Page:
Employee onboarding workflow
Across all human resources workflows, employee onboarding is the most complex and extensive. If you want to write down a workflow for employee onboarding, you might find the following steps helpful.
We’ve kept this example skeletal with ample opportunity for you to customize/expand as you need.
Keep them engaged until they join: Typically, there are a few weeks between someone accepting an offer and joining the organization.
- During this time, keep in touch via email once a week
Accountability: HR executive | Timeline: From offer acceptance to joining | Dependencies: None
On day one: Complete the following administrative tasks.
- Discuss the employment agreement and get it signed
- Give welcome package
- Provision assets—workstation, email, Slack, HRMS, business cards, parking facility, etc.
- Collect payroll account details
- Connect with a buddy/mentor
- Share orientation schedule
- Take them out to lunch or a virtual coffee
Accountability: HR executive | Timeline: One day | Dependencies: Legal, HR, payroll, IT, buddy
Orientation: Set them up for success in the role with the following.
- Ensure they sign up for all the relevant orientation/training sessions for their role
- If they need to travel for an in-person session, make corresponding arrangements
- Connect them with the orientation team for any questions.
- Introduce them to other new employees who might be joining them for orientation
Accountability: HR executive | Timeline: Three days | Dependencies: HR, trainers
Schedule relevant meetings
- Reporting manager meeting to discuss the following
- Roles and responsibilities
- 30/60/90 day goals
- Career conversation
- Measures of success
- Feedback mechanism
- Immediate assignments
- Schedule meetings with the teams the new employee would be working with specific goals for each conversation
Accountability: Reporting manager | Timeline: Two weeks | Dependencies: Availability of relevant stakeholders
ClickUp project documentation workflow template
Every project needs a wiki—documentation that outlines all institutional knowledge about the project, along with milestones, tasks, dependencies, and responsibilities. This project documentation workflow template from ClickUp has everything to set you up for success. It uses:
- Docs for project overview
- Goals for objectives and milestones
- Tasks for each step
- Deadlines for each task
- Gantt Chart view to visualize progress
ClickUp process and procedures template
Whether it’s employee onboarding, expense approval, content publishing, sales negotiations, or software deployment, business process documentation can help teams do their work with confidence.
ClickUp process flow whiteboard template
The process flow whiteboard template offers a simple, visual way to present complex workflows to your teams. It takes away the pressure of a blank screen by giving you a flow chart to start your workflow design with.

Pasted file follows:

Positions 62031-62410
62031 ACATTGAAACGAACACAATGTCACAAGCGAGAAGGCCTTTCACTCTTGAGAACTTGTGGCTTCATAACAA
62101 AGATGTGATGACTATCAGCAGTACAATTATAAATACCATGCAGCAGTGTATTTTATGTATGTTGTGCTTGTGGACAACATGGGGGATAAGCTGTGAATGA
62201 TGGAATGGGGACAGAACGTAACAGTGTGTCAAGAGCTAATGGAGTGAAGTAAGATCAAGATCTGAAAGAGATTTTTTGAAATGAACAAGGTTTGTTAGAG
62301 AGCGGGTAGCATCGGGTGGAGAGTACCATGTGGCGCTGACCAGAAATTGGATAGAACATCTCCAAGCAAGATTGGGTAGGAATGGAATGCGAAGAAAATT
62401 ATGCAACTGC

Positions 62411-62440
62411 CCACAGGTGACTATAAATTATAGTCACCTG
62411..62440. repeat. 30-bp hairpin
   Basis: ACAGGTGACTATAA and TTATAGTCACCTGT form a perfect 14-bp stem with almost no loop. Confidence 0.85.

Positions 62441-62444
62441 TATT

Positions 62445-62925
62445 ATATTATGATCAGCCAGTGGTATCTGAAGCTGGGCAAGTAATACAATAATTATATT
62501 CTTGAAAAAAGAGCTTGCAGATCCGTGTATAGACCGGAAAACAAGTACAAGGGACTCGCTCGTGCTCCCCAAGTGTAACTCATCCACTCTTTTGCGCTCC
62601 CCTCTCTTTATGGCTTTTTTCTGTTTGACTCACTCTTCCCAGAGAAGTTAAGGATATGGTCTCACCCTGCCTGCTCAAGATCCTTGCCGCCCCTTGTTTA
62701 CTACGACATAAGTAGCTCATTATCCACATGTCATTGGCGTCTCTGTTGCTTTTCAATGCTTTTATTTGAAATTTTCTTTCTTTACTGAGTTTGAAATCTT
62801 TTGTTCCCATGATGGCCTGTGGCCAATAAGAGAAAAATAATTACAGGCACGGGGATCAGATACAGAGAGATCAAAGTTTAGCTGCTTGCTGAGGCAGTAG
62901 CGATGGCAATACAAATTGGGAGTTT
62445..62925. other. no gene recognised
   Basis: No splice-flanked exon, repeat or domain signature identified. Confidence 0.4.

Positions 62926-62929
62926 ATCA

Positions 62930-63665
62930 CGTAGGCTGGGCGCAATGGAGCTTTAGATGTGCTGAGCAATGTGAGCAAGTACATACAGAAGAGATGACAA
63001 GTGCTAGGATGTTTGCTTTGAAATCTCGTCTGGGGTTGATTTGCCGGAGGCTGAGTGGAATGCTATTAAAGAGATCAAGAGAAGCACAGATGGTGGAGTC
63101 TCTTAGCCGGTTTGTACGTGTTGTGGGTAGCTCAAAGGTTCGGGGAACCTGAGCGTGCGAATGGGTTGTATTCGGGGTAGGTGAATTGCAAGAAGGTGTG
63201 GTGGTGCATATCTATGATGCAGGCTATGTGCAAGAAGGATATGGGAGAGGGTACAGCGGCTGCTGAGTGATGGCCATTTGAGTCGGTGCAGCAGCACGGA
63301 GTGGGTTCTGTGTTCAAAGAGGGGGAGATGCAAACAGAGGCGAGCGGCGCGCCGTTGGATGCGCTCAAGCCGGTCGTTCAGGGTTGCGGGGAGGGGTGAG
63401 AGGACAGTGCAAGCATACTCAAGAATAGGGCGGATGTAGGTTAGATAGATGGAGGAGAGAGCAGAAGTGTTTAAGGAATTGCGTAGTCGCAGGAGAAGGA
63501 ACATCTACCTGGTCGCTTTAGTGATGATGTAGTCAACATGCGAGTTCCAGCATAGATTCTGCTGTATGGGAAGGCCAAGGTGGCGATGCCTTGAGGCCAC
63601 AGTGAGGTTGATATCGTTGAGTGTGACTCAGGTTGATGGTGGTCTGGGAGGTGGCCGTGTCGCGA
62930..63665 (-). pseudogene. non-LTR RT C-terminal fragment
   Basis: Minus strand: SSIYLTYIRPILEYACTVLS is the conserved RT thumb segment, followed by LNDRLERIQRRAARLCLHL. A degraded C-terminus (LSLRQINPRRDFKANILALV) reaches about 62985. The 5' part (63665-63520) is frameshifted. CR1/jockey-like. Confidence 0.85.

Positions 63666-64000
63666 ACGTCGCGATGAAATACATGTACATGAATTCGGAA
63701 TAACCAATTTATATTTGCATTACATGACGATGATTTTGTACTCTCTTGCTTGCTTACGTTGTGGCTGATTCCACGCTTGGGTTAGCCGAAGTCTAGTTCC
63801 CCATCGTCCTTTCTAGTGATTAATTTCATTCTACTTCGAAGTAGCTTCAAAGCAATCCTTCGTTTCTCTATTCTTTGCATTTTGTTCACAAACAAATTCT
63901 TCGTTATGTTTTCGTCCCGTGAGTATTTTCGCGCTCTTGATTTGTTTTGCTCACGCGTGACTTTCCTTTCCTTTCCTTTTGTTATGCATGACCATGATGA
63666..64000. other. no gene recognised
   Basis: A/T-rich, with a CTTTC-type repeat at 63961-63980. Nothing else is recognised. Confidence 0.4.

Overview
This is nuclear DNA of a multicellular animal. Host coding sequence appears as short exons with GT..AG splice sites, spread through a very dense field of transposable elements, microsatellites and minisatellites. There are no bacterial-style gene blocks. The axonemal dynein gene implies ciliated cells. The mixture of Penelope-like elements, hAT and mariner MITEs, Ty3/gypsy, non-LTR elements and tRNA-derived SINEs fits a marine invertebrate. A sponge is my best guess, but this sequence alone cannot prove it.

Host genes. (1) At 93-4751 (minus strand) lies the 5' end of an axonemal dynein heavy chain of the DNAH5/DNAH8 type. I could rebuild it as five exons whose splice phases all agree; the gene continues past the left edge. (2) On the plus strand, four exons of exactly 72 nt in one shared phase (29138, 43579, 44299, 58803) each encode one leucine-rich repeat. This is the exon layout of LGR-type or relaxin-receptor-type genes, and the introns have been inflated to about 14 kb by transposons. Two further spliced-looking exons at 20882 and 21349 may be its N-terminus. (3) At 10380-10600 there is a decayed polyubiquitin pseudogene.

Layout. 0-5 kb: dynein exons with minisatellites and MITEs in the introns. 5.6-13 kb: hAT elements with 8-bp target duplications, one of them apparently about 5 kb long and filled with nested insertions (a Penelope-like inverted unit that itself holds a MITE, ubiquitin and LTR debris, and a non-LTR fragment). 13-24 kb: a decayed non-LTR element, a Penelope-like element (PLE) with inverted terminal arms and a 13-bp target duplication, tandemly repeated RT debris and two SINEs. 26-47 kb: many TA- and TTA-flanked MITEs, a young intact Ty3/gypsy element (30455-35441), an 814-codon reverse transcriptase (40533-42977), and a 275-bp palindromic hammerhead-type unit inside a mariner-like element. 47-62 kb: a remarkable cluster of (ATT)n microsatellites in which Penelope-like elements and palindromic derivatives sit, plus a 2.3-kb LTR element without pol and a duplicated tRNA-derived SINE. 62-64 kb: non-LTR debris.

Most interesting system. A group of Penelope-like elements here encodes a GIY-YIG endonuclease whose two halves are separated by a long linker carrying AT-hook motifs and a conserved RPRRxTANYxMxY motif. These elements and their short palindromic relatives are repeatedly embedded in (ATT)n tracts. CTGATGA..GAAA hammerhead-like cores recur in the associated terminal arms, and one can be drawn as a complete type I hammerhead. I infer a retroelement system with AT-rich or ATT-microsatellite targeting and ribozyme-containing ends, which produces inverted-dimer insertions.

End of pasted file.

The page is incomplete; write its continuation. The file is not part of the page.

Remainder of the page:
You can effortlessly convert the various steps in your workflow into tasks, add deadlines, and assign team members for them.
Improve Workflow Documentation with ClickUp
Good workflow documentation is the foundation of organizational efficiency. Project management and documentation are joined at the hip within ClickUp.
Write better workflow documentation
Break down the information and add visual cues with formatting options so that your documentation is consumed and not ignored.
Begin documenting workflows with ClickUp Docs. Format them to highlight the important stuff, and add buttons, banners, or even code blocks to emphasize important points.
Make workflows actionable
Visualize your workflows with ClickUp Mind Maps. Create tasks directly from the workflows and convert them into projects. Use nested sub-tasks and checklists to get to any level of detail you need.
Tag the employees accountable for each task, giving them a clear view. Simply replicate the workflow each time you need it.
Review and resolve workflows
Use any of the 15+ powerful views to understand the status of each of your workflows.
- Board view to see the status of your workflows
- Box view to get a high-level perspective
- Calendar view for overdue, current, and future tasks
- Activity view to track updates/conversations
- The workload view to see team member performance
Use the view you’re most comfortable with to identify roadblocks and intervene as needed.
Collaborate with the team
If the workflow involves a team, the documentation should, too. Share workflow documents with your team, invite feedback, and allow them to edit/leave comments.
Let AI do the job for you
Use ClickUp AI to summarize long documented workflows, generate action items, edit/format text, automate tasks/sub-tasks, and much more.
Workflow documentation is the foundation of a good process. Long-distance pilots to ICU nurses use workflow documentation to do their jobs right.
For instance, with a robust checklist and some administrative backing, Peter Pronovost, a critical-care specialist at Johns Hopkins Hospital, helped prevent 43 infections and save eight lives and two million dollars.
Mature enterprises save millions of dollars and improve efficiency multifold with clear and accessible workflow documentation.
You can do so, too, with ClickUp. Access Docs, Tasks, Mind Maps, Whiteboard, dozens of workflow documentation templates, AI, and so much more for free, forever on ClickUp! 🦄ˀ